July 2022 Newsletter

The U.S. Department of Labor (DOL) announced that its proposed overtime rule is now tentatively slated to be released in October.

Once anticipated in the spring, the proposed rule will recommend how to implement the exemption of bona fide executive, administrative and professional employees from the Fair Labor Standards Act’s (FLSA’s) minimum wage and overtime requirements.

High on the DOL’s list of priorities with the proposed overtime rule will be adjusting the salary level, possibly increasing it from its current annualized rate of $35,568. There’s been pressure to bring the amount to as high as the $47,476 annualized amount that was enjoined by a court in 2016, but many advocates are seeking even higher levels, from $62,000 to over $80,000 per year.

Another item on the list of DOL priorities may be the creation of an automatic annual or periodic increase to the salary level by indexing it to the consumer price index or another economic indicator so that the amount will increase without the DOL having to undertake formal rulemaking.

One other item that may be in play is the duties test. The DOL has considered modifying the regulations in this regard a few times in recent years but has ended up leaving the current tests alone.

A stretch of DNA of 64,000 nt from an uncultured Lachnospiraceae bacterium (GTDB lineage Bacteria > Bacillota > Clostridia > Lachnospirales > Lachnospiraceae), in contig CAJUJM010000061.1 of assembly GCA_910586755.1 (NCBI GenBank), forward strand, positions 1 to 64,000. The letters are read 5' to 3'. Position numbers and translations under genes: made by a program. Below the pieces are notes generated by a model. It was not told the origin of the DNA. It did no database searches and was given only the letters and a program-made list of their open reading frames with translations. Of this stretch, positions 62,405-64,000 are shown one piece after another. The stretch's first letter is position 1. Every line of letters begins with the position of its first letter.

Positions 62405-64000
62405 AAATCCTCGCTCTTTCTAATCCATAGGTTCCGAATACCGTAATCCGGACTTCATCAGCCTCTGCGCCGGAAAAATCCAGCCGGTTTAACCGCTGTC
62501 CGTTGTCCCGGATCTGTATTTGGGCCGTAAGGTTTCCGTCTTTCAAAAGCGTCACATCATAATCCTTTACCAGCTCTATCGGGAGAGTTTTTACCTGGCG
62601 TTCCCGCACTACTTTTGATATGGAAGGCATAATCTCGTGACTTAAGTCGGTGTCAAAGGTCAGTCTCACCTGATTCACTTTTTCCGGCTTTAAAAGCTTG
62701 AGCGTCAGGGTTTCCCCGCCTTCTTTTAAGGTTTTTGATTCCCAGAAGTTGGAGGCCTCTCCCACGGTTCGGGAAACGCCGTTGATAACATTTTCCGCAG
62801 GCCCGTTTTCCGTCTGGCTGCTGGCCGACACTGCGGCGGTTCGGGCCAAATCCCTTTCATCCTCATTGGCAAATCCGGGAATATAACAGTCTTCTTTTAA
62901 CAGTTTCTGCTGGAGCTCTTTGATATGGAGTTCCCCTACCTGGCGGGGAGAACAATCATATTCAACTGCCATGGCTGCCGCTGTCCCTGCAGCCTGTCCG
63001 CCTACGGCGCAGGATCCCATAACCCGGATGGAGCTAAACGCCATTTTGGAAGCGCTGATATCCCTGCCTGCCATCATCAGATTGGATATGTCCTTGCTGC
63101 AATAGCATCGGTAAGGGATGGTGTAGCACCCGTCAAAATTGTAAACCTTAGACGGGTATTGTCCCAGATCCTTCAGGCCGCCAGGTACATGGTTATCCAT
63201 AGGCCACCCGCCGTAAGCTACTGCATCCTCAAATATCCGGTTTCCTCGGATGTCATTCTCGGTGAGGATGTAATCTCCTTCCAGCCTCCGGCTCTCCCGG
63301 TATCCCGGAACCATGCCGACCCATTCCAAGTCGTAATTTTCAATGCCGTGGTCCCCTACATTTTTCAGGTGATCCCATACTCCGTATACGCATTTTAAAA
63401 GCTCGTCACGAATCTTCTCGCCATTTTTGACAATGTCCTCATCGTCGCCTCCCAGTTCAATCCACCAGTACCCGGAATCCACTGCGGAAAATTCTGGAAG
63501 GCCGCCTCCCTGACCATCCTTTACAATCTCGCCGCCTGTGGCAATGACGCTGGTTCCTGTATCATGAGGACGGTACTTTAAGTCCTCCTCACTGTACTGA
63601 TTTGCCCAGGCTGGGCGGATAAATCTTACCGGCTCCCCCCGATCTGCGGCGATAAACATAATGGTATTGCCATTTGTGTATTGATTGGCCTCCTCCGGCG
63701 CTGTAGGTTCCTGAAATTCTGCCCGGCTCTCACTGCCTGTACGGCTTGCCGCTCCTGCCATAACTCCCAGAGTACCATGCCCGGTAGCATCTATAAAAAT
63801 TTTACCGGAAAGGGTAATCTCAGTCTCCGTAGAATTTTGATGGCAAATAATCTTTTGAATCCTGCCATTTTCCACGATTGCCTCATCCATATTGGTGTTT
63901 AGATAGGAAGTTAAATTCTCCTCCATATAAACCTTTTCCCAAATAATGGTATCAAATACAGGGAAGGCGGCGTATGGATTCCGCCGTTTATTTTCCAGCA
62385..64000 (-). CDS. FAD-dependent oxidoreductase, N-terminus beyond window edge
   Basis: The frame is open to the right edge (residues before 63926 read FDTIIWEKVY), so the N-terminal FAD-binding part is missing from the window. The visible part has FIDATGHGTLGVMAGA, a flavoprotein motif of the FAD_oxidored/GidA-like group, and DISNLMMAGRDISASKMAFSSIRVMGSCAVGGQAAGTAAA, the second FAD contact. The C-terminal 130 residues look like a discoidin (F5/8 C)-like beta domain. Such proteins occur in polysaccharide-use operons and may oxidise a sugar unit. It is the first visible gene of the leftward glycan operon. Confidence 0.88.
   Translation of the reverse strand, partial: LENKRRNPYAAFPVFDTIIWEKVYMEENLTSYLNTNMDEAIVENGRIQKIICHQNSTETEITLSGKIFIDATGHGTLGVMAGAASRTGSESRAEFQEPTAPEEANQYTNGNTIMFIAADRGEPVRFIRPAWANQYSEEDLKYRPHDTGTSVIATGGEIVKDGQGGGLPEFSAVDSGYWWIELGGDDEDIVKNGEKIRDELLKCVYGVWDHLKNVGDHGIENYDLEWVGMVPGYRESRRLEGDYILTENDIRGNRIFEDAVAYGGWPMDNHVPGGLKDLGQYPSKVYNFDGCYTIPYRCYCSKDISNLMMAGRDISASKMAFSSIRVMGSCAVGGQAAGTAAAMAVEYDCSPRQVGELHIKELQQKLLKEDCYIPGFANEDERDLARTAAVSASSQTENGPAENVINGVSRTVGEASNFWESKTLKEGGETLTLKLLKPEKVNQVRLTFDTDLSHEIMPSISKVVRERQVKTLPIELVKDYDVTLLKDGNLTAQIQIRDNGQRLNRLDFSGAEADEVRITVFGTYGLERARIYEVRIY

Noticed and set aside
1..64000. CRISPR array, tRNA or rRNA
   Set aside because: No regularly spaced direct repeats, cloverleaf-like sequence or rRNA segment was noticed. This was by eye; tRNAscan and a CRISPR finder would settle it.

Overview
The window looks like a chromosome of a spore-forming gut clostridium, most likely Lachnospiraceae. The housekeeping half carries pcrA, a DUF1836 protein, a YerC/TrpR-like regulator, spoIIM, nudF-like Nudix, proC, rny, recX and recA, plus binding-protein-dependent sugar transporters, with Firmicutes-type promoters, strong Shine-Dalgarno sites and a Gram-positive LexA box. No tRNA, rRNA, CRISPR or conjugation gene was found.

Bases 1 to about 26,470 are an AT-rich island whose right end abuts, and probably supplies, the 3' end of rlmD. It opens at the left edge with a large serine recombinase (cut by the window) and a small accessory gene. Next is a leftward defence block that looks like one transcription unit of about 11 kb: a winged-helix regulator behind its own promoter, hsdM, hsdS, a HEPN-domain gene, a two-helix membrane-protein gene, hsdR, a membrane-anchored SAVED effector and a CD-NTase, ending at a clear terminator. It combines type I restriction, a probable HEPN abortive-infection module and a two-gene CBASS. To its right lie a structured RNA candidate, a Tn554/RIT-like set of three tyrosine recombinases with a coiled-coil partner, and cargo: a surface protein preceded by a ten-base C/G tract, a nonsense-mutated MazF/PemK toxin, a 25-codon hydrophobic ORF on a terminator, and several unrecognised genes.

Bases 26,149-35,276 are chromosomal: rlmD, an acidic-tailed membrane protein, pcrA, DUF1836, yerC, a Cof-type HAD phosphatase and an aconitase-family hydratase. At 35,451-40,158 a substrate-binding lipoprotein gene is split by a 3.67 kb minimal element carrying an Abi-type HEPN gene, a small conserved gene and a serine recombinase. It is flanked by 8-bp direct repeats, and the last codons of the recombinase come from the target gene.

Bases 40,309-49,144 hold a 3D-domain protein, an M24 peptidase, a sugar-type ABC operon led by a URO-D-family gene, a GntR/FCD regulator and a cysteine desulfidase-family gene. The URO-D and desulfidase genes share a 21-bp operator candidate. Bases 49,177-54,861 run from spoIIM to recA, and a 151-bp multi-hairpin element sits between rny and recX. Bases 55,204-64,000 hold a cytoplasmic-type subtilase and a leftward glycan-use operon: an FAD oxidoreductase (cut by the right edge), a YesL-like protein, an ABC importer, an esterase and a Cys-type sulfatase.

While employers should be monitoring these potential changes, the regulatory process is still in the early stages. At this time, stakeholders do not even know what changes the DOL will propose, much less finalize. Thus, it is premature to make internal changes to pay policies in anticipation of the rulemaking. Many in the business community believe that current hiring and retention issues, supply chain disruptions, and inflationary pressures are all reasons why the DOL should not proceed with a rulemaking.

Other DOL Action

The DOL noted in its agenda that the Occupational Safety and Health Administration (OSHA) has already issued an emergency temporary standard to address the danger of COVID-19 in health care workplaces. The department said in the regulatory agenda that “the danger faced by health care workers continues to be of the highest concern and measures to prevent the spread of COVID-19 are still needed to protect them.” OSHA aims to complete a final rule by September.

A final rule on improving tracking of workplace injuries and illnesses is slated for December, as well.

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